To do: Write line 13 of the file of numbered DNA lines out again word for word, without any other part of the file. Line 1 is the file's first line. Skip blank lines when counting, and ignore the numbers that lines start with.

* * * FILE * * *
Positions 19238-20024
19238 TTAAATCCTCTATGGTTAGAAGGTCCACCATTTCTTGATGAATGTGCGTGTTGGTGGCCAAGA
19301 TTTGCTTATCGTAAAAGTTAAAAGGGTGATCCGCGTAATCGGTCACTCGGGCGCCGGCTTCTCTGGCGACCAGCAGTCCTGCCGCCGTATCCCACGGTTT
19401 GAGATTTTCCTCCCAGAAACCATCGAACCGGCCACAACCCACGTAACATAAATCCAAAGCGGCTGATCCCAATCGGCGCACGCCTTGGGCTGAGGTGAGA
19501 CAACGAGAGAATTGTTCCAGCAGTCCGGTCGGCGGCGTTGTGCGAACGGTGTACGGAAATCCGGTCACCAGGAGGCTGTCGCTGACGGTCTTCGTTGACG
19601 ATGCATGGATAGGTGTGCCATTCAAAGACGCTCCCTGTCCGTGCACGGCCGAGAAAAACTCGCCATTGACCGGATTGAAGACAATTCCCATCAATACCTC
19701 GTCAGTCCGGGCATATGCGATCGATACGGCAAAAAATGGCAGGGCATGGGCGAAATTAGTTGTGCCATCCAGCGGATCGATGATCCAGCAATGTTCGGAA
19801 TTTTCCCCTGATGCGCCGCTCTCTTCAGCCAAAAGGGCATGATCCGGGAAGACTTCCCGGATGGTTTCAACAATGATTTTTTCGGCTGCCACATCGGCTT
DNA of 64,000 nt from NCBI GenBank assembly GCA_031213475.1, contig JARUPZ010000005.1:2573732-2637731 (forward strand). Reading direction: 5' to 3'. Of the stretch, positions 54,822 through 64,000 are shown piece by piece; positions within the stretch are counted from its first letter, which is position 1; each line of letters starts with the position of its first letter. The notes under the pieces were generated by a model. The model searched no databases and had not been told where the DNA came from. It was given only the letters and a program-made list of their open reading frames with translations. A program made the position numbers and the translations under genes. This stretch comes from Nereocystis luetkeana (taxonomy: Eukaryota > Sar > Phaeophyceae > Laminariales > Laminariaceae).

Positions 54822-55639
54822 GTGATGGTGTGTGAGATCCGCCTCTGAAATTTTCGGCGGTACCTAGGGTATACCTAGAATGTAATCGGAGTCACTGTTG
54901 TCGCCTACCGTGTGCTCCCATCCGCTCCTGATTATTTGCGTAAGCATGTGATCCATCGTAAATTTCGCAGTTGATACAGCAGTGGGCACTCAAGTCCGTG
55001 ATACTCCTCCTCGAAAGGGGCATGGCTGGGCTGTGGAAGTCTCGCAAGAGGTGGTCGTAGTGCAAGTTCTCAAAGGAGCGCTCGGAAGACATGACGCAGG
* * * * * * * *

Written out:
55001 ATACTCCTCCTCGAAAGGGGCATGGCTGGGCTGTGGAAGTCTCGCAAGAGGTGGTCGTAGTGCAAGTTCTCAAAGGAGCGCTCGGAAGACATGACGCAGG